To be clear: I’m not talking about the mini-slump you fall into a few weeks after moving your tassel to the left and updating your LinkedIn profile to say “recent grad…” I’m talking about that weird, almost incessant gnawing of your gut that emerges a few years later—two, maybe three years post-tassel. It’s the feeling that makes you compulsively review your LinkedIn profile and/or online portfolios while mercilessly comparing them to anyone—and I do mean literally anyone who remotely falls into the same age category as yourself—else’s.
You go from, “Wow. Holy shit. Look at you go,” to “Ok, so you made your first million. Super,” to “What am I doing with my life? Where did I go wrong?” in zero to five profiles, until you’re sobbing incoherently (or internally, if this is an activity you’ve decided to pursue at work, making it all the more unbearable) about the uninspired, unimpressive human existence that is your life.
Post-grad depression is weird because the timing seems so irrelevant. There is no real trigger, no noticeable life event that led you to this bucket of tears and unfulfilled dreams that you’re drowning in. The feeling kind of just drifted in, like a warm breeze on a summer day, except this breeze turned into a category-five emotional hurricane and not only did you not have your shutters up, but you didn’t even know you needed them.
The first thing to note here is, obviously, you are not alone. Seriously. And secondly, the timing really wasn’t all that spontaneous. Post-grad depression—at least, as I’m defining it here—singles out twenty-somethings who’ve completed their higher education careers long enough ago that they are professionally stable but not long enough ago that they’ve cured world hunger like they vowed they would in college. And because we’re all so uncontrollably obsessed with immediacy, this realization is crippling.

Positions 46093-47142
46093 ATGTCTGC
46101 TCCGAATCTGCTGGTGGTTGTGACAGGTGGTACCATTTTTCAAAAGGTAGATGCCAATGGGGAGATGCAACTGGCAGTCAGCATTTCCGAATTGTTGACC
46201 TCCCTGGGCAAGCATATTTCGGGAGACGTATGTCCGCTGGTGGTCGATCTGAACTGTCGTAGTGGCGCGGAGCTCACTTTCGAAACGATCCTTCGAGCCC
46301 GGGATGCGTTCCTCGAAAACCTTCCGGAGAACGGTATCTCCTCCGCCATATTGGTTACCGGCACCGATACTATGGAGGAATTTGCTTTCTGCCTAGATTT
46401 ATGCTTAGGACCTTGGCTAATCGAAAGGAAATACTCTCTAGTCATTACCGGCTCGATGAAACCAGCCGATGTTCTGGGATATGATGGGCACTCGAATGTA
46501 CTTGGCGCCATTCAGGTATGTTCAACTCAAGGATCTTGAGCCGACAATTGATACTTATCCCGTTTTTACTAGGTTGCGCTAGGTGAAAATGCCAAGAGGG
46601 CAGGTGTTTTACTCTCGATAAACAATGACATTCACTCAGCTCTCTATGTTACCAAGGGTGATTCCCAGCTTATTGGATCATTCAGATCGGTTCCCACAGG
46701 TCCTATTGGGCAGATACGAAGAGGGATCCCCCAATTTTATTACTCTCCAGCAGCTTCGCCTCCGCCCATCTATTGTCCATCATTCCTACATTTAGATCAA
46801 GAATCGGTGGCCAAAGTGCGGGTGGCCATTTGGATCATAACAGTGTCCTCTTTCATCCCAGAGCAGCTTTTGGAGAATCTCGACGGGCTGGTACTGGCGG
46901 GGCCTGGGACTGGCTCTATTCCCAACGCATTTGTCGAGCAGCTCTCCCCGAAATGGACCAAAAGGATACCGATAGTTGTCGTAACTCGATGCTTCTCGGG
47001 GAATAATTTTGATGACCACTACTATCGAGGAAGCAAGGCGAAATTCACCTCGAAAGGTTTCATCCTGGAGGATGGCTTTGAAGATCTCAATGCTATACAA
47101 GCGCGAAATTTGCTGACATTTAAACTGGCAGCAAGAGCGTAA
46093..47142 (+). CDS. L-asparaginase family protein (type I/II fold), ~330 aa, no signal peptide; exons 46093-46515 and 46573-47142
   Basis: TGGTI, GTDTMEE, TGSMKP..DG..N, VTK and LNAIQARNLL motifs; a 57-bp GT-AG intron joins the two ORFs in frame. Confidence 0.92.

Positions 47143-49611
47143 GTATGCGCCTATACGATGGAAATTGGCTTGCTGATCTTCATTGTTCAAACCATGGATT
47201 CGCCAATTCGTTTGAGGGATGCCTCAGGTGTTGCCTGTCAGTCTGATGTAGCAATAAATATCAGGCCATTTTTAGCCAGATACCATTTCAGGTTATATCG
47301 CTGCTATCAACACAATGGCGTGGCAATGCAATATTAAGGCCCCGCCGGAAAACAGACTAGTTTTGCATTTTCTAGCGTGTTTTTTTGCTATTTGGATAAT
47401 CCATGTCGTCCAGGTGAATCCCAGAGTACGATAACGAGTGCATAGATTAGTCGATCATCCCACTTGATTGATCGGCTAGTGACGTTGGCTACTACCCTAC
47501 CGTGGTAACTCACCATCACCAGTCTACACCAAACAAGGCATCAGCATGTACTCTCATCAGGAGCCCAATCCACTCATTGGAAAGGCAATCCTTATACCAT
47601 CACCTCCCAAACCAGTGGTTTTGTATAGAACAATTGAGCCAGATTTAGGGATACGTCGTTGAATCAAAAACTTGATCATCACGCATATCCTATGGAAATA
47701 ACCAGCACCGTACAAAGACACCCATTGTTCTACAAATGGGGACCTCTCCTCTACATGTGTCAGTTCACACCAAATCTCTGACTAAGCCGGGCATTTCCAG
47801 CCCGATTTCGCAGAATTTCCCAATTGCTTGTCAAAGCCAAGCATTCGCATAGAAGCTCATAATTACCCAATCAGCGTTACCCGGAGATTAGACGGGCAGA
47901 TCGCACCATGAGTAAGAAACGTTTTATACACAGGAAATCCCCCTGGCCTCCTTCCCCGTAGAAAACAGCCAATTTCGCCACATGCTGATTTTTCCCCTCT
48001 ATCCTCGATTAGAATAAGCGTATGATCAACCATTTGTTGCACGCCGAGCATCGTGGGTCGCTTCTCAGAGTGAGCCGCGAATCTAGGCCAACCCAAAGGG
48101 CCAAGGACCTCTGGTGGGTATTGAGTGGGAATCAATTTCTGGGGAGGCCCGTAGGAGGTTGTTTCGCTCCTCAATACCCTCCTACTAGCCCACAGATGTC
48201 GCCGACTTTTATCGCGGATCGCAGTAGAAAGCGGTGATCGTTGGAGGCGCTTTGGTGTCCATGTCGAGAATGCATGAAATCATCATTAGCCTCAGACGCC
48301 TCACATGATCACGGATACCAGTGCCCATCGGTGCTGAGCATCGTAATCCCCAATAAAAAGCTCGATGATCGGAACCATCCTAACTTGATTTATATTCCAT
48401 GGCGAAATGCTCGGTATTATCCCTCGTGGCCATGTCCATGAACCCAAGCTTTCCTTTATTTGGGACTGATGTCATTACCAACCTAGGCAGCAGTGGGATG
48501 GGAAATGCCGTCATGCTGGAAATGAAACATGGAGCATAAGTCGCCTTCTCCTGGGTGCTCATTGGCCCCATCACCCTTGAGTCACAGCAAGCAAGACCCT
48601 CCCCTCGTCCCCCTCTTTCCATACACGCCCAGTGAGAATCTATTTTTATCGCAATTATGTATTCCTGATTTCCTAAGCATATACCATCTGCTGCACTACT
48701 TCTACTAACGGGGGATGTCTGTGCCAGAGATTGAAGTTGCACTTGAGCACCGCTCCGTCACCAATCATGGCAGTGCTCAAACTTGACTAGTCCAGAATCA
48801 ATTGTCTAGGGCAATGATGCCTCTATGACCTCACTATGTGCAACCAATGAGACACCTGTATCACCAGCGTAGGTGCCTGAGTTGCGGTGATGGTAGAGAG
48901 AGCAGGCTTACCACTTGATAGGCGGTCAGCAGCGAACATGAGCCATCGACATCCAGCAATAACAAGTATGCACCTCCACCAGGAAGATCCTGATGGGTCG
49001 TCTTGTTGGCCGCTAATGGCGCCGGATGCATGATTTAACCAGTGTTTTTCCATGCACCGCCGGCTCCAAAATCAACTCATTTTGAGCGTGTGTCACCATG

The result is a whole lot of self-doubt and internal evaluation.
So here’s how to deal, because this is no way to live your life. It is 2016. Your downtime should be spent drinking (and instagramming) pink drinks while floating away from reality on a giant, inflatable pretzel.
1. Stop comparing yourself to others, especially on social media.
And yes! LinkedIn comparisons are just as bad if not worse than Facebook comparisons.
2. Creep and learn.
Because I know you’ve already memorized the millions of ways everyone else’s résumé outshines yours, now might be a good time to spruce yours up. Sometimes, it’s more about the “how” of what’s being presented than the actual content. Recall what it was about other profiles (aside from the important-sounding job titles and glamorous office locations) that really impressed you—maybe that person seems really awesome because of all of the charity work they’ve done, charity work that you’ve also done but neglected to include because you didn’t think it was relevant.
3. Assess and strategize.
Acknowledge that you’re being way too hard on yourself. Then when you’re of sound mind, give yourself an honest evaluation. Make a list of the things you’ve accomplished, things you’re proud of, things you know others find admirable. Spend some time with this list and be generous—this is no time for modesty or self-deprecation.
Next, note the things that are still on your to-do list, things that may even have been inspired by someone else’s professional accomplishments. The important thing here is that your list is still YOUR list. You should feel confident that the items on this list are things you are passionate about, things you’ll actually enjoy accomplishing. If you’ve abandoned a hobby in the last few years, now might be the perfect time to revisit it—or even take up a new hobby. You never know when a passion can turn into a promising career.
And, assuming the professional portfolios that you’ve been lusting after aren’t all elaborate fabrications, they prove, if nothing else, that it is possible to live the professional life you’ve always dreamed of.